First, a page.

The United States is considering deploying a THAAD missile defense battery to South Korea to better cope with threats from North Korea, a top American defense official confirmed Tuesday.
Deputy Secretary of Defense Robert Work also said that Washington and Seoul are in talks about the possible deployment of a Terminal High-Altitude Area Defense (THAAD) missile system.
“As you said, we are considering sending a THAAD to South Korea,” Work said in response to a question from Yonhap News Agency. He spoke at a forum organized by the Council on Foreign Relations on U.S policy in the Asia-Pacific region.
The U.S. has already moved one THAAD battery to Guam “in response to North Korean provocations,” he said.
“We are considering very carefully whether or not to put a THAAD in South Korea. We’re doing site surveys. We’re working with the government of South Korea now to determine if that is the right thing to do,” he said.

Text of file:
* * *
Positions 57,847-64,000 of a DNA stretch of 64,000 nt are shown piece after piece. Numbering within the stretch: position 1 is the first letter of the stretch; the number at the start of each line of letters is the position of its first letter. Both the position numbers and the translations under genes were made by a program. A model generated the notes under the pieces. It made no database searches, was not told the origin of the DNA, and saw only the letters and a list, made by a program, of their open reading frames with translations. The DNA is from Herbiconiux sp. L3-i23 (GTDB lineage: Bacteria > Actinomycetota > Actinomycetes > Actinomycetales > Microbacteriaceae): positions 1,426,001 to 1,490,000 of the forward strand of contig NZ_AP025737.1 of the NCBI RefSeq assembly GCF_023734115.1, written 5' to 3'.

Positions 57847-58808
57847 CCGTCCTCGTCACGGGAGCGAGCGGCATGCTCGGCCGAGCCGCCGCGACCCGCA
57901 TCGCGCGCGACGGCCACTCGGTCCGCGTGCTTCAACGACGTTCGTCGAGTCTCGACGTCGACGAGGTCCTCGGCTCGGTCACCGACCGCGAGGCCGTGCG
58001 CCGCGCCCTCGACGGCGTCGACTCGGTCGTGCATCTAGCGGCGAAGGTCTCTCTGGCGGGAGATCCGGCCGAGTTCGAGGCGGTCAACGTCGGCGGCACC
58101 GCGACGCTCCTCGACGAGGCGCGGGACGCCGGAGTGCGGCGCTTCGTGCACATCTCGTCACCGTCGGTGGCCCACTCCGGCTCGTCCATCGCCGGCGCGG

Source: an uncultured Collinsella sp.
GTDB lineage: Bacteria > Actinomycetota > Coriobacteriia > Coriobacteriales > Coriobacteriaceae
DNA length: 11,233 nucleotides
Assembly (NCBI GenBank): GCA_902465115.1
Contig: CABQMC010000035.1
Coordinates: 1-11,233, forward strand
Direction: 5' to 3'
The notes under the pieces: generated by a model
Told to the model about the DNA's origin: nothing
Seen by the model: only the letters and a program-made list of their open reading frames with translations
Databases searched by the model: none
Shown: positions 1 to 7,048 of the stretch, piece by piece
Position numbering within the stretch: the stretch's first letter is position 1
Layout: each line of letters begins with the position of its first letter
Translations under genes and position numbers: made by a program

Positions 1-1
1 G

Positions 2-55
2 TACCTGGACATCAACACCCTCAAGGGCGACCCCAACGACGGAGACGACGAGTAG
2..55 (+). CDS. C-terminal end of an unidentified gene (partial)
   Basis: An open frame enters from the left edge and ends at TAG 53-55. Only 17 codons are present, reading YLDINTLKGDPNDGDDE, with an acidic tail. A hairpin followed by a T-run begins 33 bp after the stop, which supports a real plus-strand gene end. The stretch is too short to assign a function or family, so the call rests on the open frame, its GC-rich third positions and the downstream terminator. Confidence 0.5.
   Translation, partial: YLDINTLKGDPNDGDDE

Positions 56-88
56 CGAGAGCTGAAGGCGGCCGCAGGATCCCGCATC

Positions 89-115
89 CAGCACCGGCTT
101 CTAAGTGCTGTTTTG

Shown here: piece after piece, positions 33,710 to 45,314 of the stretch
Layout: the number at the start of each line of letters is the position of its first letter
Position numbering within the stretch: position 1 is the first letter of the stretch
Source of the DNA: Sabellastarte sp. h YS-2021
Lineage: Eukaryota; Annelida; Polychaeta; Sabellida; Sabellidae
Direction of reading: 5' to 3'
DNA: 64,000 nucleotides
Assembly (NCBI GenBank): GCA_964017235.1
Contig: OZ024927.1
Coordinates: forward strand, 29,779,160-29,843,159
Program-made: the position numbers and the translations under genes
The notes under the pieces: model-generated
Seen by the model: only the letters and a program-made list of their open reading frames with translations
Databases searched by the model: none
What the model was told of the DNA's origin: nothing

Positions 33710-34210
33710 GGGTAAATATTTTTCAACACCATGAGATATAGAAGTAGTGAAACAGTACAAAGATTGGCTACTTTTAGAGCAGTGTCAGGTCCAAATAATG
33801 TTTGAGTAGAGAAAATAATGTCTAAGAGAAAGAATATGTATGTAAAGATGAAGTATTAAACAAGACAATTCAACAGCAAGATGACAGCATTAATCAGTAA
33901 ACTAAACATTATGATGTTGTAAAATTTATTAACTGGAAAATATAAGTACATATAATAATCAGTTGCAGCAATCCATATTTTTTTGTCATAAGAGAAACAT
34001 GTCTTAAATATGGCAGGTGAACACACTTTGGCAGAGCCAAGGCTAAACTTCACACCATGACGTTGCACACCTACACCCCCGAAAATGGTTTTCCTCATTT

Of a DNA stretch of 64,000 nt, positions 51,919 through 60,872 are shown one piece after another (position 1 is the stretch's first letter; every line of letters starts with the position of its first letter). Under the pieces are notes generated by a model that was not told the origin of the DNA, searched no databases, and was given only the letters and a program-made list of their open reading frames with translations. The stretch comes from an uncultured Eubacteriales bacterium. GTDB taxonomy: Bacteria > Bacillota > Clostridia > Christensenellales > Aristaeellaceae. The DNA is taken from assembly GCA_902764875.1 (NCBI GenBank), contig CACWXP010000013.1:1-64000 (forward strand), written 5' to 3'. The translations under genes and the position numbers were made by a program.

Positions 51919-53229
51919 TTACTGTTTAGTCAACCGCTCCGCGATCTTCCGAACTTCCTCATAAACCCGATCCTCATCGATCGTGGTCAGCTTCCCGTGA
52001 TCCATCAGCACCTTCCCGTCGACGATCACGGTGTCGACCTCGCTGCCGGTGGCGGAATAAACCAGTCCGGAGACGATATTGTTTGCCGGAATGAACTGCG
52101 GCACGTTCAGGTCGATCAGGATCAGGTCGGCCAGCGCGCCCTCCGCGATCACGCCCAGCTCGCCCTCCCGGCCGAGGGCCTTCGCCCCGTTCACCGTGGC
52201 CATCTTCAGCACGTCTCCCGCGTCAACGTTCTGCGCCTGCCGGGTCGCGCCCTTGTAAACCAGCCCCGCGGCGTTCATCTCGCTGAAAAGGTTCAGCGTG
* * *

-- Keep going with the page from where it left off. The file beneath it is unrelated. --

The remark contrasts with what South Korean officials have insisted so far that the U.S. neither officially asked to deploy a THAAD system to South Korea nor did the two sides hold any discussions on the issue.
South Korea’s defense ministry reiterated the stance Wednesday, saying it “has not discussed nor is in discussions with the Pentagon regarding the deployment of a THAAD to U.S. Forces Korea.”
Work emphasized that it is very difficult to move a THAAD battery because of the work involved in setting up the complicated system in a new place. But once moved, such systems “become an important part of the regional defense,” he said.
“These batteries are strategic assets. Moving them is a very, very important national-level decision,” he said.
The THAAD deployment plan is a sensitive issue because it is seen as U.S. pressure on Seoul to buy a new THAAD system. It could also inflame tensions with China and Russia as they see the U.S. move as a threat to their interests.
Critics in South Korea have also claimed the planned deployment is part of a broader U.S. attempt to get the Asian ally to join its missile defense system. Seoul has said it won’t join the U.S. system but will instead develop its own.
“We’ve emphasized to both China and to Russia these are not strategic anti-ballistic missiles,” Work said. “They are essentially designed to address regional threats against both our allies, against U.S. territory. So we continue to work with the Russians and the Chinese to allay any concerns they have, but they both have indicated concerns.”
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